Negassa, 6, with his mother, Abeblech, is learning the alphabet with a chart provided by Save the Children's early childhood development program. Photo by Susan Warner

Negassa, 6, with his mother, Abeblech, is learning the alphabet with a chart provided by Save the Children's early childhood development program. Photo by Susan Warner

This little boy can count until the cows come home, and at his house that number is three. But there's no shortage of things for Negassa to count around his family's home, including nine chickens, four goats, three cattle and two dogs.

Even for charismatic kids like Negassa, early childhood development program help children learn outside of the classroom and parents are encouraged to help their children practice basic skills and stay healthy at home.

Negassa's mom, Abeblech explains, "every Friday, Negassa reminds me that he needs to have his clothes washed before he goes back to school on Monday." And Negassa doesn't stop there, he also spreads the word to kids in the neighborhood, reminding them to arrive at school in clean clothes and having bathed.

Abeblech also received an alphabet chart from Save the Children that she regularly reviews with Negassa at home. "In the 10 months since he has been enrolled in the early childhood development program, Negassa now recognizes his letters," she says.

Negassa, 6, with his mother, Abeblech, counts the cows and other farm animals as a way to help develop his basic math skills. Photo by Susan Warner

Negassa, 6, with his mother, Abeblech, counts the cows and other farm animals as a way to help develop his basic math skills. Photo by Susan Warner

Parents like Abeblech, and others, are doing their part to help parents in the rural farming community of Jemjem, many who are illiterate or have received little education, ensure their children are learning. About six months ago, Abeblech was elected by her community to represent them on the School Management Committee, and has embraced her role in mobilizing local parents to send their children to school and take an active role in their education.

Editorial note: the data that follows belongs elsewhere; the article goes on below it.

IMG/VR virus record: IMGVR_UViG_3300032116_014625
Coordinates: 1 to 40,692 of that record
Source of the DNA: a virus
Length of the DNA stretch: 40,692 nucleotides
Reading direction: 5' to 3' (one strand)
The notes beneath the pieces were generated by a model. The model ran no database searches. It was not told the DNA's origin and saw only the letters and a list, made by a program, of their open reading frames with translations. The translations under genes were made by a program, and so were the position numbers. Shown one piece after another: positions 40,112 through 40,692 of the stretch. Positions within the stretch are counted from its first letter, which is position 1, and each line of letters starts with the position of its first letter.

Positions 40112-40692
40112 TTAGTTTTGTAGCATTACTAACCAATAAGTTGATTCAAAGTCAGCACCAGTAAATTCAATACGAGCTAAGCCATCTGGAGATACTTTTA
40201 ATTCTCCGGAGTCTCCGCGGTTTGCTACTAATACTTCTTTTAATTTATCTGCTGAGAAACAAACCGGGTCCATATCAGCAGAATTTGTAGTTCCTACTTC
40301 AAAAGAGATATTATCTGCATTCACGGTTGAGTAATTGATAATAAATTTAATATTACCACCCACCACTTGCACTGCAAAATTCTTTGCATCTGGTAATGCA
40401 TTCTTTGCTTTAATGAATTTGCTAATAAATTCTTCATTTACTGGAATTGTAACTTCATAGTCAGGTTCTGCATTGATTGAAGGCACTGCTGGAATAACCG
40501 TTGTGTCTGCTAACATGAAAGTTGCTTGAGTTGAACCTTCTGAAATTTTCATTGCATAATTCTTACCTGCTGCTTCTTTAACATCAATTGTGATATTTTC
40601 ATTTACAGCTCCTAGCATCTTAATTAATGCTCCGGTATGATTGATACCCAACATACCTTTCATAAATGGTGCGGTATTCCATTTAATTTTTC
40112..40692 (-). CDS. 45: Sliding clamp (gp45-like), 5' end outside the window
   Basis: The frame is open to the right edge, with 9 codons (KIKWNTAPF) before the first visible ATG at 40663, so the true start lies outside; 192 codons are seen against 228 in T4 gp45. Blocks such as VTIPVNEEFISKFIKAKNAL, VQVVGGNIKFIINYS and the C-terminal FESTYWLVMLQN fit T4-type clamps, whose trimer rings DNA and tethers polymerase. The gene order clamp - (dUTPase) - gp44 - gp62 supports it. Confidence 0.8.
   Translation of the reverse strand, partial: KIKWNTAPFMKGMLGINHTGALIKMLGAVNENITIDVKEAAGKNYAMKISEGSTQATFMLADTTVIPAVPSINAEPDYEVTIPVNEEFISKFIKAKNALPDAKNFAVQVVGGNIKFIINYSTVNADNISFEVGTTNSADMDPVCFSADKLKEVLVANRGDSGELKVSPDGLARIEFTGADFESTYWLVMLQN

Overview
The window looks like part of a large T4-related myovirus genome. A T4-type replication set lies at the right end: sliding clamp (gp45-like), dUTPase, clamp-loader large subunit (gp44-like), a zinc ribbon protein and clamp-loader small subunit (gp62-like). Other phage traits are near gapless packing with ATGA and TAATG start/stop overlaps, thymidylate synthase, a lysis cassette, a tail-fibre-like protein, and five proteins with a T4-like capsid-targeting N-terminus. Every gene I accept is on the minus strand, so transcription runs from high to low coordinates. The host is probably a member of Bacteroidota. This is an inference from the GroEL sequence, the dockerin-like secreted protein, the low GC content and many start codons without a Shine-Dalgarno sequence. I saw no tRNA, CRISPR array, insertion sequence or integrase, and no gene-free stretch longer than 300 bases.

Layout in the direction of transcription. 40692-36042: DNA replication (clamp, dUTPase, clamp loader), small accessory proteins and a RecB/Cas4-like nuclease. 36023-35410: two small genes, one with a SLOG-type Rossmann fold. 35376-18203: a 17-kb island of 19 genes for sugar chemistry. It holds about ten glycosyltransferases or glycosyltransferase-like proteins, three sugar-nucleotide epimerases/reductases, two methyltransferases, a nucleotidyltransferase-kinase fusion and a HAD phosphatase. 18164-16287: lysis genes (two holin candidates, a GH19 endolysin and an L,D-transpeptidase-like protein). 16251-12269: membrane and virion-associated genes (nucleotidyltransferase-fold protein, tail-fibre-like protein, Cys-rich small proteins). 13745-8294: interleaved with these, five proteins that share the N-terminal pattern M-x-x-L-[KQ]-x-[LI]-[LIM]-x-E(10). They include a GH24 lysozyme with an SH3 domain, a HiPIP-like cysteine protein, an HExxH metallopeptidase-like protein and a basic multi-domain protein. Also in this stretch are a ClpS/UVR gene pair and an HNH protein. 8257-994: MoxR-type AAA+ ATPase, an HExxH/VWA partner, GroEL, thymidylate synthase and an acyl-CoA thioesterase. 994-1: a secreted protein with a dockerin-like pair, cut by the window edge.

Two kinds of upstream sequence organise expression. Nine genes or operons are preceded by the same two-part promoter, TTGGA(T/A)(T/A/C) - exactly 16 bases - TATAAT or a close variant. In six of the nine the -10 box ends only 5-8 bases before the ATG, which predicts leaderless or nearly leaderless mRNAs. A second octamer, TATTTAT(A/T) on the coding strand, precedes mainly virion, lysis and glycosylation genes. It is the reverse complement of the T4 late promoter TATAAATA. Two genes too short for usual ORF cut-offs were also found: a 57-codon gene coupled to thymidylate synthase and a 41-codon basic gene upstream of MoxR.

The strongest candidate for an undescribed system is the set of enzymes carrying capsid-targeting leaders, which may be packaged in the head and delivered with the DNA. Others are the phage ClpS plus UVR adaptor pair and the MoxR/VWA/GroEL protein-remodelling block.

Not to be left out, Negassa is doing his part too. Although he usually walks the 30 minutes home from school, today the journey home is a special one as he rides in a Save the Children jeep, which bumps over fields and cattle paths to Negassa's home. His face can barely contain his smile as he experiences his very first ride in a car. Almost as soon as he arrives at his family's home, he is off like a gold-medal sprinter to tell his friends about his adventure home and to show them the jeep that is parked on the opposite side of the dry riverbed.

Negassa's news spreads quickly, and soon a crowd of curious children stands next to the jeep. Here's hoping that Negassa's love of learning is just as infectious as he grows up!

How You Can Help

Please support Save the Children’s global mission. Your tax-deductible gift gives children in the U.S. and around the world what every child deserves – a healthy start, the opportunity to learn and protection from harm. When disaster strikes, we put children's needs first. We advocate for and achieve large-scale change for children. We save children's lives.

Please keep children in your thoughts for a bright new year.

http://www.globalgiving.org/projects/save-the-children/

Have a wonderful holiday season.

Happy New Year!